By this logic, management doesn't share in the losses, either. But they are for damned sure collecting bonuses when times are good. Sounds to me like the union wants a piece of that same "times are good" action.


Management can't ever owe money, but their stock dropped 90+% in a couple years during their downfall.


I assume management gets both annual bonus and equity as a part of their compensation, so I would argue that yes, management is sharing in the loss, in particular with the equity.


IOW, management made less profit. They did not share in the loss. From parent:

when they lost $38 billion the union workers didn't get bills in the mail instead of checks.

If management got bills in the mail, they shared in the loss. AFAIK, they did not.


Yeah. Management work for the owners just like everybody else. They're workers who happen to not be represented by the union.

Management only takes losses so far as they have equity stakes in the company, which is to say the extent to which they are owners. When GM lost $38 billion in a year the people who own the company took that hit.

That's why employees usually don't value ownership in a company, because it cuts both ways. A salary only deposits into your account.


When their equity grants went from being worth X to 20% of X, they shared in the loss.


What's your point? The workers don't run the company - it's not a co-op. Since they don't run the company and don't get a share of the profits, why would they ever be expected to pay losses?


The point is specifically that because they don’t share in the losses[1] they shouldn’t share in the profits. This was a direct response to the parent comment: “Now that GM is very healthy and profitable the union workers want thier share.”

[1] I’m not making a statement about whether this is true or not. Just capturing the context.


> The point is specifically that because they don’t share in the losses[1]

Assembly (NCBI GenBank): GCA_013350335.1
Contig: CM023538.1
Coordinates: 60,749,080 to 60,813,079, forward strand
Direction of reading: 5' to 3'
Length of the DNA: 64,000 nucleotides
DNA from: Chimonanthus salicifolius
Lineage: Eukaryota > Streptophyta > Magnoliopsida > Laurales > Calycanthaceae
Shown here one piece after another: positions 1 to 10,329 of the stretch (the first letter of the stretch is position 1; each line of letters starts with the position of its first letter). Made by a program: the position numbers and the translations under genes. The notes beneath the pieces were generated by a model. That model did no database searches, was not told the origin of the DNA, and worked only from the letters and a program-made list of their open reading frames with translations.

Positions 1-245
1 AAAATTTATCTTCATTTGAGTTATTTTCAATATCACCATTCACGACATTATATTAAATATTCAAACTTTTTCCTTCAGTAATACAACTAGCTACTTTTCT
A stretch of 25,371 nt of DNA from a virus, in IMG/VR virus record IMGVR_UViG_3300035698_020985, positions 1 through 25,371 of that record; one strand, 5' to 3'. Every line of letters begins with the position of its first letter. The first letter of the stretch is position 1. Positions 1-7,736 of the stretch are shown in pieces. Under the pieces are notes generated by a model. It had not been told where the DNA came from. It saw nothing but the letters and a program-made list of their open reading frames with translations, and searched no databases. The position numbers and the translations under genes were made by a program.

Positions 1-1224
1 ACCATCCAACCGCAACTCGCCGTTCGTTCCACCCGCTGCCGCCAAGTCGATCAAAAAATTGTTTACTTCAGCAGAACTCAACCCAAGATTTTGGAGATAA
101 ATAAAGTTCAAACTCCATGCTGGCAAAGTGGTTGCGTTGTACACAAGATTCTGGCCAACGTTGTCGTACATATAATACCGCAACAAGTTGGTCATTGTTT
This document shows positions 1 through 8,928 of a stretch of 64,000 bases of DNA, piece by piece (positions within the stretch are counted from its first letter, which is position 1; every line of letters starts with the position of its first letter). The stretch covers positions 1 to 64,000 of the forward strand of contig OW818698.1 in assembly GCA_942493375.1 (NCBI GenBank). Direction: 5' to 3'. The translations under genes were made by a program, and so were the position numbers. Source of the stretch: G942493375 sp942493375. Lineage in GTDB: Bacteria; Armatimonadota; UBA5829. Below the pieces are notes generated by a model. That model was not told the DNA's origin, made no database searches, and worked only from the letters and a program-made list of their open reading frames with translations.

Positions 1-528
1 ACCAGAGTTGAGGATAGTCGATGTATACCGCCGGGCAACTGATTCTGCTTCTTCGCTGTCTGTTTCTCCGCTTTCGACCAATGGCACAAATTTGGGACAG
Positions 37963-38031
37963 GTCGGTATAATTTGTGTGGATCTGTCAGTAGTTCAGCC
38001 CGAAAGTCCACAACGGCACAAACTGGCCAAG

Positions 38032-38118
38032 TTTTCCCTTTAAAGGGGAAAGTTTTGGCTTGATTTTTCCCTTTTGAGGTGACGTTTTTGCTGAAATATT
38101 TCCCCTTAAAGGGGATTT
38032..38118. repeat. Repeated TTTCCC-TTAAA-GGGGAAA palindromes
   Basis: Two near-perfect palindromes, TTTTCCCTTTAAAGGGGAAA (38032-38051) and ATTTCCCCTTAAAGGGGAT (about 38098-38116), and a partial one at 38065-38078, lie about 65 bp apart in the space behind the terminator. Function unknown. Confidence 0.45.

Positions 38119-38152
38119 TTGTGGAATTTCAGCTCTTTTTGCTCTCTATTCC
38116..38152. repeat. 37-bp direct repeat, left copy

Assuming it's true they had their wages reduced in the crisis, it's absolutely disingenious to claim that a return to higher wages post-crisis would be undeserved profiteering. They did share in the losses.


Did you stop reading when you got to something you wanted to argue against or did you just pick the wrong comment to reply to? I very clearly called out that I am not making a statement about whether the workers shared in the losses.


By sharing in losses I mean losing money in absolute terms, that's what happens to owners. Owners don't just make less money in bad times, they lose money. Workers may lose money relative to what they think they would make otherwise, but they still make money.

Accepting the risk of losses is why owners have a legitimate claim to the profits. Workers take a guaranteed paycheck which shelters them from losses in bad years and forfeits their claim to profits in good.


> Workers take a guaranteed paycheck which shelters them from losses in bad years

It's just great when workers accept pay-cuts in bad times, just for people like you claiming that this is just normal, no loss, and certainly no reason to restore their paycheck when good times are returning.


When I co-owned a company, we gave employees a share of the profits when we had a good year. Besides seeming like a decent thing to do, the employees were more aligned an incentivize to increase profits to increase potential profit-sharing checks. Also, it's easier to adjust bonuses downward as needed. On the other hand, employees would prefer not have their base-pay cut in down year.

We had good employee retention.


Don't autoworkers get stock? I remember vaguely in The Simpsons that the nuclear powerplant employees got stock, and Homer stupidly sold his stock.


Good point. But let's take it a step further. The workers might not "share" __directly__ in the financial losses, but certainly if the company is struggling they lack opportunity for career growth, and such. To say nothing of the fact that struggling conpanies seem to be fond of cutting corners on safety and other things that comprise the the quality of work life for the workers.

As with ao many things: it's complicated.


Unionized workers had to take pay cuts during the downturn of the company, so they shared the losses.


If their compensation was reduced then that does count as taking a share of the losses.